Right now, community energy groups can't sell their power locally.
In response to our petition, the government have sent us two letters, so clearly it’s on someone's to do list. But they didn't contain any specifics or concrete next steps.
New kids on the block
Luckily, there are plenty of groups finding clever hacks and ways to make the current system work for them. Here's a roundup of the most innovative and inspiring projects happening right now. Keep an eye on them, they could be the future of the energy system.
Special powers: tackling fuel poverty.
Working with Co-op Energy, this project matches people up with the power generated at their local water power plant in north Wales. It boosts the income of the hydro plant and it should save each household over £100.
Special powers: matching up good people with renewable energy.
Piclo is a joint project with Good Energy and Open Utility. Customers can pick where they want their electricity to come from (near or far) and the electricity generators can offer a discount or set premiums.
Special powers: robbing from the rich, giving to the poor.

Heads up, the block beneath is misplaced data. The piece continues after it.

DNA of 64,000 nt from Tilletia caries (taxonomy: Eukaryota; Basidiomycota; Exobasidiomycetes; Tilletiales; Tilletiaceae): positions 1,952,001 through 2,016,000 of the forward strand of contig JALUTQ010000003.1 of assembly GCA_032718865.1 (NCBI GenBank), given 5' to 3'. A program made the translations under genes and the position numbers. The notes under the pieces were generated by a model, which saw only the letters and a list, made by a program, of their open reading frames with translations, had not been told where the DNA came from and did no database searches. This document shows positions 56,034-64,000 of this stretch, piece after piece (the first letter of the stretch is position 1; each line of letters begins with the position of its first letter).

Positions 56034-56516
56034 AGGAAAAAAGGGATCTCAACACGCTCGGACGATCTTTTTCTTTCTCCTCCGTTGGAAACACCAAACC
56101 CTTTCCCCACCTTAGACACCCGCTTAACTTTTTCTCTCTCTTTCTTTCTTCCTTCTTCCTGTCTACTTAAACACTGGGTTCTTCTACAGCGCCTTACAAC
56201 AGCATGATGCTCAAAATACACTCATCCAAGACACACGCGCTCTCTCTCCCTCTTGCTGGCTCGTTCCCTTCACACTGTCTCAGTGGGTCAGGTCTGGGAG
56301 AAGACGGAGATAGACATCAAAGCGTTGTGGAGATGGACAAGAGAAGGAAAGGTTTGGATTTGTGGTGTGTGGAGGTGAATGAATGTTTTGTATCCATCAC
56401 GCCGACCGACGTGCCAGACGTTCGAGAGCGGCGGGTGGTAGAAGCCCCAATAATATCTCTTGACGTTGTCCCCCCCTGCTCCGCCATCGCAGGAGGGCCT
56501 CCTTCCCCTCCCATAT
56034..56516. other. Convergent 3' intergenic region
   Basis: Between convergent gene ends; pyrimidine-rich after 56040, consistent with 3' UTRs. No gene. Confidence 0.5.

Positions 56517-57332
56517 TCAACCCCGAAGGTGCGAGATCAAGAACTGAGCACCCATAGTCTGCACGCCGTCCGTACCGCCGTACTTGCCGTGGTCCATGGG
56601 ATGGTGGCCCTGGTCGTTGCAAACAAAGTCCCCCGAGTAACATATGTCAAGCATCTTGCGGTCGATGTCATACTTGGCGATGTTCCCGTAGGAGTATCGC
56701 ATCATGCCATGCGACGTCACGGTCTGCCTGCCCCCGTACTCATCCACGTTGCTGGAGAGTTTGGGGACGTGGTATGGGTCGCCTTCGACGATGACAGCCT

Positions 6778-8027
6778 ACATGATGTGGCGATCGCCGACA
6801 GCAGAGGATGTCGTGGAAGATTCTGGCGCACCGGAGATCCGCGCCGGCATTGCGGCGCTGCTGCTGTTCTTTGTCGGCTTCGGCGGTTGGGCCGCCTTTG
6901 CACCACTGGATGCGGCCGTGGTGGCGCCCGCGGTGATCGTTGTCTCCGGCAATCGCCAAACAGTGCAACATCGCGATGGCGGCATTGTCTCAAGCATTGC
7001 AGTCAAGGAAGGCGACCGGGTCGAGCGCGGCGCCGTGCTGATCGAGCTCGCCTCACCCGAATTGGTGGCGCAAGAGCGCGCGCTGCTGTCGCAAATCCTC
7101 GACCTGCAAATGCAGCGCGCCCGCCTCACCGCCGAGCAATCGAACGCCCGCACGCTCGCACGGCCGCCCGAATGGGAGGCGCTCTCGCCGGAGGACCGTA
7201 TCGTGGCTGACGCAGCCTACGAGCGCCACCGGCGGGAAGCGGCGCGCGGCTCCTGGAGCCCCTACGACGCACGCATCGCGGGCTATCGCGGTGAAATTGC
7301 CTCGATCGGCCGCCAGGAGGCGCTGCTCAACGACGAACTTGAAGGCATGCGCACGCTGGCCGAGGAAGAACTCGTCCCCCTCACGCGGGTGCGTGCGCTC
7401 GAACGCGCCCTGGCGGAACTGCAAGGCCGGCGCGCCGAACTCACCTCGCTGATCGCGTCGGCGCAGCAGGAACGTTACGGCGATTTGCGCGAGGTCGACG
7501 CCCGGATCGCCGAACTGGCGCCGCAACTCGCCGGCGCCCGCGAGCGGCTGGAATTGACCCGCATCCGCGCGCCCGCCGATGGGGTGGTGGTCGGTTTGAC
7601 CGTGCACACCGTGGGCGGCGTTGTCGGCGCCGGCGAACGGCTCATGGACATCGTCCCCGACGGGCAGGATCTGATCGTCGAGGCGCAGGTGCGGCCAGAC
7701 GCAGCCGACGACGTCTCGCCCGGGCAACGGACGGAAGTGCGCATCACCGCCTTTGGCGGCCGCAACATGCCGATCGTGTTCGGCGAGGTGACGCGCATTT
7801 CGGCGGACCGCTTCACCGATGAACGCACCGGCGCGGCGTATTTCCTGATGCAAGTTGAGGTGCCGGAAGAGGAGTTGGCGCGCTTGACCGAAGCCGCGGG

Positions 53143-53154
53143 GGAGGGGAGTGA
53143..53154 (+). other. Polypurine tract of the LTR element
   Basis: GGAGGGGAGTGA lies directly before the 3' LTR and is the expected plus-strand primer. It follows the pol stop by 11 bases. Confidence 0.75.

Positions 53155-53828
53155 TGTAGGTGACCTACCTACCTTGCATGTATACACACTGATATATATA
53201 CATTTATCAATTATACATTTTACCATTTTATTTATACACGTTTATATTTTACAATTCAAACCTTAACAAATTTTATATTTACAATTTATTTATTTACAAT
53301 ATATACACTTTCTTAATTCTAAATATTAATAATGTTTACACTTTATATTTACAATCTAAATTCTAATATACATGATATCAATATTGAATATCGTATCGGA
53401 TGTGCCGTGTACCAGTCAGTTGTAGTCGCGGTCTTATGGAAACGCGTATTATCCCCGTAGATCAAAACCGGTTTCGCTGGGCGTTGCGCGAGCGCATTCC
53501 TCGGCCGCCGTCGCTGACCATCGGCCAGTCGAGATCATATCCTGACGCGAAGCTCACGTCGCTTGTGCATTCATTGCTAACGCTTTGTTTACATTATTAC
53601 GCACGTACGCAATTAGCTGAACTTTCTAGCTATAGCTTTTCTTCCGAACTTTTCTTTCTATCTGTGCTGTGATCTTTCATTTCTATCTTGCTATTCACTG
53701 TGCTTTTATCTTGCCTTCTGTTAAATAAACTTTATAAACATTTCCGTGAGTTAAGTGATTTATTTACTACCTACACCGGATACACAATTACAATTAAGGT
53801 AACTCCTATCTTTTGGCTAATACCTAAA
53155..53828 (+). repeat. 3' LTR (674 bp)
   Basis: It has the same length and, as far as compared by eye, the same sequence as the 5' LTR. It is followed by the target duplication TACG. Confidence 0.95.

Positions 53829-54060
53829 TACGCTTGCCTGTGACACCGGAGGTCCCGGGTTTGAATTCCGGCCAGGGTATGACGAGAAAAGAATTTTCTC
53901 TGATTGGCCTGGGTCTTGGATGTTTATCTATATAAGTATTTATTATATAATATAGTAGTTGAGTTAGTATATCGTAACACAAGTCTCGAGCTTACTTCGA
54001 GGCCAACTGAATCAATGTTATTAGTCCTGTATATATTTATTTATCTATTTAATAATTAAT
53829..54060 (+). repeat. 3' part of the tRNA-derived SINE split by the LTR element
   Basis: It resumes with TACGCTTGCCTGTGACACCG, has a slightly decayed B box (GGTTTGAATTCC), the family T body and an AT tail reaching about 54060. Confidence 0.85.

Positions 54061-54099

Well not quite. It’s a new not-for-profit energy supply business owned by Nottingham City Council. They set it up to give residents a better deal, particularly those struggling to pay their bills and stuck on pricey pre-payment meters. There’s one in Bristol too.
Special powers: electricity supply company majority owned by community energy groups.
Mongoose Energy have set themselves up as a licensed supplier. They are majority owned by community energy groups, and will be selling the power these groups generate to their customers.
Special power: adding new solar to the ageing Cornish grid and providing Cornish solar at dirt cheap costs.
Cornwall’s electricity transmission system has gotten so full of renewables lately there hasn’t been space to add more. So Wadebridge Renewable Energy Network have set up a local energy tariff with super cheap prices when it’s sunny. The trial has just started and they hope people will change their habits to use more of their own cheaper local power. That way less of electricity flows out of Cornwall clogging up the grid, and more renewables can be added to the network.
Photos used under Creative Commons License